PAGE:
A challenging 2012 for Nigerian insurers
Year 2012 has been a very challenging one for insurance operators in the country. ROSEMARY ONUOHA reviews some of the major events that shaped the industry in the course of the year.
In the course of the year, insurance operators were subjected to series of reforms both from the financial regulators and self imposed reforms. As the development became unbearable for operators, many of them came out to decry the harsh effects of these reforms.
In 2012, insurers and reinsurers were mandated to transit to the International Financial Reporting Standard, IFRS; change their financial year end from July to March, compel the general public to accept and patronise the compulsory insurance products; key into the Federal Road Safety Corps database scheme by aligning their own database with that of the FRSC as well as instituting anti-money laundering processes in their systems.
Also all insurance and reinsurance companies were mandated to establish a Risk Management Department/Unit as part of their risk management strategy by 1st July, 2012.
According to the guideline for developing a risk management framework for insurers and reinsurers in Nigeria by NAICOM, the Risk Management Department/Unit shall be responsible for measuring, monitoring and controlling risk, consistent with the established policies and procedures.
According to NAICOM, risk is the possibility that an event will occur and adversely affect the achievement of a company’s objectives thereby decreasing value for the company’s stakeholders while risk management is the process of identification, assessment and mitigation of risk to which the company is exposed. And all insurers and reinsurers must comply with all the provisions of the guideline.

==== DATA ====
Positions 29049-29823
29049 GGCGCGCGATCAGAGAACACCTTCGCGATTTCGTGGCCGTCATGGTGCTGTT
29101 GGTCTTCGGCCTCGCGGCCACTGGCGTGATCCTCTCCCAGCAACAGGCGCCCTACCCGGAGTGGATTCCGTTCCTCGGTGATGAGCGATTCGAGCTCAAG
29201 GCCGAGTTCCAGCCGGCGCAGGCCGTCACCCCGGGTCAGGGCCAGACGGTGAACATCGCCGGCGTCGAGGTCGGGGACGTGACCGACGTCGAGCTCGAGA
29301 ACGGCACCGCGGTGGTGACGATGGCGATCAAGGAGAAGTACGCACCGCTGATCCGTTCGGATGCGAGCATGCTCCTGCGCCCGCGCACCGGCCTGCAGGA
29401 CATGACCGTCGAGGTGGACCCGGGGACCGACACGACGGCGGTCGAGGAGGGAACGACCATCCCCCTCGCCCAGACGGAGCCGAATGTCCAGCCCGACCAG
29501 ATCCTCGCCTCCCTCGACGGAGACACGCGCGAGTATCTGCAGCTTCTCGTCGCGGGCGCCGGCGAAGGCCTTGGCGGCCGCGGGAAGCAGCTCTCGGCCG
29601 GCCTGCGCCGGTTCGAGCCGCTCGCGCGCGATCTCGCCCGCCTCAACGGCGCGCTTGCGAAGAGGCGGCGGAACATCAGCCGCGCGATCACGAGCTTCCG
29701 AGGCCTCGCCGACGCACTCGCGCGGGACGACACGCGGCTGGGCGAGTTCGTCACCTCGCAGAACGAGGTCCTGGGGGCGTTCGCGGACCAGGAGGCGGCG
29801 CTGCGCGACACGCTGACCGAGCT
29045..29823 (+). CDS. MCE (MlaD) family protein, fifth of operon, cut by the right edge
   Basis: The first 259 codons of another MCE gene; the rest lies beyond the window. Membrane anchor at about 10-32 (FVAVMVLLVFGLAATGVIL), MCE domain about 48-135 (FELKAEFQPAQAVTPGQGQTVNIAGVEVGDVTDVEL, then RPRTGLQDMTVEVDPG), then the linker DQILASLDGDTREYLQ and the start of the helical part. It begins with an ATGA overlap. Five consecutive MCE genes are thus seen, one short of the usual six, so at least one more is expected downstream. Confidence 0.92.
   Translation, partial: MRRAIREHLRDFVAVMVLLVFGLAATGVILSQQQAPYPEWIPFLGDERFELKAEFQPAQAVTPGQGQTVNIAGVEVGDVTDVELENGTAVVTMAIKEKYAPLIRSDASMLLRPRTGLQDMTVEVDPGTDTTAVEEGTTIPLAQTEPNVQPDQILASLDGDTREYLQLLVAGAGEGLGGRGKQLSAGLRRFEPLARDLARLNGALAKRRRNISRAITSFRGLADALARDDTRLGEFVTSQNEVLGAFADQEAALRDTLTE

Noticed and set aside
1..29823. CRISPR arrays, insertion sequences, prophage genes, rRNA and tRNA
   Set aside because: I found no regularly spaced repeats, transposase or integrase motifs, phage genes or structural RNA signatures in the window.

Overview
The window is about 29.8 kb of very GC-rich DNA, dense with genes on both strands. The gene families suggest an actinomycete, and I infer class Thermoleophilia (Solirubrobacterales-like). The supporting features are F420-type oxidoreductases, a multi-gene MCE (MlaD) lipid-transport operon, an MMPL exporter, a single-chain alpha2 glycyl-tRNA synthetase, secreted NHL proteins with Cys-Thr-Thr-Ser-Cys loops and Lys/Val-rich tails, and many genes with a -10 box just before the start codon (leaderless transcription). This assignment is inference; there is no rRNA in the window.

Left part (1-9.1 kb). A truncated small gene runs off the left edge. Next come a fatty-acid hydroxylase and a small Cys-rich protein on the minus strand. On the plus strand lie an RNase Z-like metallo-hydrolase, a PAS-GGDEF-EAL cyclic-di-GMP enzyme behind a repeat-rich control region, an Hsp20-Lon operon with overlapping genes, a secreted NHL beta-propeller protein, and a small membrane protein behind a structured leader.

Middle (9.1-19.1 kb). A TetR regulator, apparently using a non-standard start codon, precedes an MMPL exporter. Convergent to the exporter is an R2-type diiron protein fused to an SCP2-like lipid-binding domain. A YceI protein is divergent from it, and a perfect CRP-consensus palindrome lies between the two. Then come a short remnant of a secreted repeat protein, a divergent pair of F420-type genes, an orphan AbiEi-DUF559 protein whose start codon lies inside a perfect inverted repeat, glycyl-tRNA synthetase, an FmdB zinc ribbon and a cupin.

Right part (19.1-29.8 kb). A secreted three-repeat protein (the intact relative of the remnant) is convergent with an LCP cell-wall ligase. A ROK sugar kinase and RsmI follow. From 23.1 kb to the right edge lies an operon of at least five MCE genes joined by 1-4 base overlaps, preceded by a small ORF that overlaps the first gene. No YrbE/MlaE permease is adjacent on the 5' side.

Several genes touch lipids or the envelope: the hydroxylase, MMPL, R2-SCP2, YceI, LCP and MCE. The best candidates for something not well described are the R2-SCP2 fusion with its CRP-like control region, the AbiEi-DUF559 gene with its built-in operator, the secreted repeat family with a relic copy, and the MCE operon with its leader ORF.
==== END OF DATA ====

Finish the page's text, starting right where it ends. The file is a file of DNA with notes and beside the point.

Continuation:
Decrying these reforms, operators lamented that many companies may not have the capacity to withstand them all.
However, NAICOM insisted that insurers and reinsurers just have to look for avenues to realise the various reforms because the insurance sector will not sit back while the rest of the world move on.
On the 3rd of June, 2012, a Dana Airways flight from Abuja crashed in Lagos at Iju-Ishaga area killing everybody on board.
Seven local insurance companies led by Prestige Assurance Plc promised to pay their share of 30 per cent claims in the $4.5million insurance premium paid by the management of Dana Airline for insurance of the aircraft.
The ill-fated plane was insured and had a combined single limit of $350million out of which 30 per cent was retained in the local market led by Prestige Assurance Company and 70 per cent insured overseas through Aon Brokers to insurers in the London market.
The insurance account of the airline was shared as follow: Prestige Assurance leading with 8 per cent; Leadway Assurance with 7 per cent; NEM Insurance, 5 per cent; Sterling Assurance, 3 per cent; Continental Reinsurance 3 per cent; Aiico 2 per cent and Standard Alliance 2 per cent.
In November, about 40 families of the Victims of the crash petitioned the National Assembly for the failure of Dana to pay them the initial 30 per cent of the compensation as required by law. The House of Representatives later ruled that Dana’s operating licence be suspended till all claims are paid.
Launch of NIID
In the course of the year, the Nigerian Insurance Industry Database, NIID, was launched. The NIID is expected to serve as a vehicle for easy identification of genuine insurance documents by relevant authorised persons, monitor insurance transactions documents and reduce incidences of fraudulent insurance transactions.
Managing Director of Lasaco Assurance Plc, Mr. Olusola Ladipo-Ajayi said that the NIID provides verification that actually, what one is holding is what the law requires because the law requires that it is only registered insurance companies in Nigeria that can issue valid motor insurance certificate.